Sudan fighting

This file picture composite shows General Abdel Fattah al-Burhan (L), the head of Sudan’s ruling military council, greeting his supporters in Khartoum’s twin city of Omdurman on June 29, 2019 and Sudanese paramilitary commander Mohamed Hamdan Daglo raising up a cane during a meeting with his supporters in Khartoum on June 18, 2019. ( YASUYOSHI CHIBA,ASHRAF SHAZLY/AFP via Getty Images)

Sudan’s collapse into warfare dashed plans to transition to democracy and brought an already impoverished country to the brink of humanitarian disaster. The fighting has left millions trapped in urban areas, sheltering from gunfire and bombs. 

There has been no sign yet that either side can secure a quick victory or is ready to talk. Sudan’s army has air power but the Rapid Support Forces (RSF) is widely embedded in urban areas.


Abdel Fattah al-Burhan, the leader of the RSF, said on Saturday that “we all need to sit as Sudanese and find the right way out to return hope and life,” his most conciliatory comments since fighting began.

A man and child

Hundreds of people have been killed and thousands wounded since the fighting erupted on April 15 between forces loyal to Sudan’s army chief and the commander of the powerful paramilitary Rapid Support Forces (RSF).  (AFP via Getty Images)

Earlier in the clashes, he declared the RSF a rebel force, ordered it to be disbanded, and said a military solution was the only option. Sudan’s army leader Mohamed Hamdan Dagalo, known as Hemedti, said on Saturday he could not negotiate with Burhan.


Since Bashir’s overthrow and after a 2021 coup, Burhan and Hemedti held the top positions on a ruling council that was meant to hand over to civilian rule and merge the RSF into the army.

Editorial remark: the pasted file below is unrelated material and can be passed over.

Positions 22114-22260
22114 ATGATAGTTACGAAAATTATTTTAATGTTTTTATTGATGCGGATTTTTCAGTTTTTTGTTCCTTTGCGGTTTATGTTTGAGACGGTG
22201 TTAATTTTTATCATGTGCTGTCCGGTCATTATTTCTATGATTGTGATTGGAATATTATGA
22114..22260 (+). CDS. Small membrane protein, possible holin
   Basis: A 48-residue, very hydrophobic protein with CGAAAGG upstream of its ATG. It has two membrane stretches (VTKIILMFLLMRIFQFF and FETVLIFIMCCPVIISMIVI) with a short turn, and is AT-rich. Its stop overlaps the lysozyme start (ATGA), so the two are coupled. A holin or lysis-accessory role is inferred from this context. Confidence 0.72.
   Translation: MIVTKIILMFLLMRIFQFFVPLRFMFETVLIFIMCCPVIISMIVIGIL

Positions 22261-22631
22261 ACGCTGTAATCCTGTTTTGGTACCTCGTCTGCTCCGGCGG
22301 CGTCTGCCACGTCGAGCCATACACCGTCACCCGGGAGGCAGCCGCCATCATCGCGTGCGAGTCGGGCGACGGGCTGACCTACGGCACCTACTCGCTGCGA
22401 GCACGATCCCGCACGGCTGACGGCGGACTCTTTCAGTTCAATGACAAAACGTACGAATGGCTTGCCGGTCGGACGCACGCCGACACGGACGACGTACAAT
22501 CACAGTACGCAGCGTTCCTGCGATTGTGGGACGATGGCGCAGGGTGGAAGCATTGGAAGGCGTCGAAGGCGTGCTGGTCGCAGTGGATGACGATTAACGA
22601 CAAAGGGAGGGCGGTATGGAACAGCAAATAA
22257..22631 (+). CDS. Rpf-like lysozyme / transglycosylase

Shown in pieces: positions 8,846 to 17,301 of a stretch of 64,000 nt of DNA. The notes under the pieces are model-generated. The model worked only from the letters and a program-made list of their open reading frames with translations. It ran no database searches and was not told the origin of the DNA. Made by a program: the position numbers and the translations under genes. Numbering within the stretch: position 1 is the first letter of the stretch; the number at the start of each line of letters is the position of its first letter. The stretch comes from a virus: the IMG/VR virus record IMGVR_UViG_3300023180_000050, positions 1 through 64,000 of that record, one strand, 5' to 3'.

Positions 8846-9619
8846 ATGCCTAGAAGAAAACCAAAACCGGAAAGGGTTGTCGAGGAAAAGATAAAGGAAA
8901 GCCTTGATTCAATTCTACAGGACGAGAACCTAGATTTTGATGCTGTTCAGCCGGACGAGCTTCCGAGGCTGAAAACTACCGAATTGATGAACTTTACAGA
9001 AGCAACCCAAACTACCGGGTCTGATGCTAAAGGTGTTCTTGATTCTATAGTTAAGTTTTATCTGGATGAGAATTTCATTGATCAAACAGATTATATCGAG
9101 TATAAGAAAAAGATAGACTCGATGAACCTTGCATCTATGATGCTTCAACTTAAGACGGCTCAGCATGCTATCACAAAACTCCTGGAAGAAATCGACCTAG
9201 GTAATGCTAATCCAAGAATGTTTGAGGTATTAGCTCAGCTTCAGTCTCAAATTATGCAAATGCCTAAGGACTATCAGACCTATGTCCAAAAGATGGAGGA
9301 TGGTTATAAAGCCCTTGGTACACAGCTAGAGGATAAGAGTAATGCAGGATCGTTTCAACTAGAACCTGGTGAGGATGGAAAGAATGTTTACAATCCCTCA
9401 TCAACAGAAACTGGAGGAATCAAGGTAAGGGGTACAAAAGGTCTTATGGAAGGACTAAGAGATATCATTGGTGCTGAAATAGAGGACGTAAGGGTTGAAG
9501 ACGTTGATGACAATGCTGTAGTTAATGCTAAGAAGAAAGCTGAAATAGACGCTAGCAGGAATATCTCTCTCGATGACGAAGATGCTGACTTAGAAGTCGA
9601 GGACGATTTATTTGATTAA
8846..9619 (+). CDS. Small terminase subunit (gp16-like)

The World Health Organization reported on Friday that 413 people had been killed and 3,551 injured since fighting broke out. The death toll includes at least five aid workers in a country reliant on food aid.

A plume of smoke at night

Smoke rises over the horizon as a fire burns after a strike in Khartoum, Sudan, Sunday, April 16, 2023. Washington’s top diplomat said Tuesday, April 18, 2023, that a U.S. Embassy convoy came under fire in Sudan and denounced “indiscriminate military operations” as the country’s armed forces and a powerful rival unleashed heavy weapons in urban areas for a fourth day.  (AP Photo/Abdullah Moneim)

One U.S. citizen was killed during the conflict as of Saturday evening. The American, who was not identified, did not work for the U.S. Embassy.


“We can confirm the death of one U.S. citizen in Sudan,” a State Department spokesperson said to Fox News. “We are in touch with the family and offer our deepest condolences to them on their loss. Out of respect for the family during this difficult time, we have nothing further to add.” 

The U.S. Department of State did not immediately respond to Fox News Digital’s request for comment.

Reuters contributed to this report.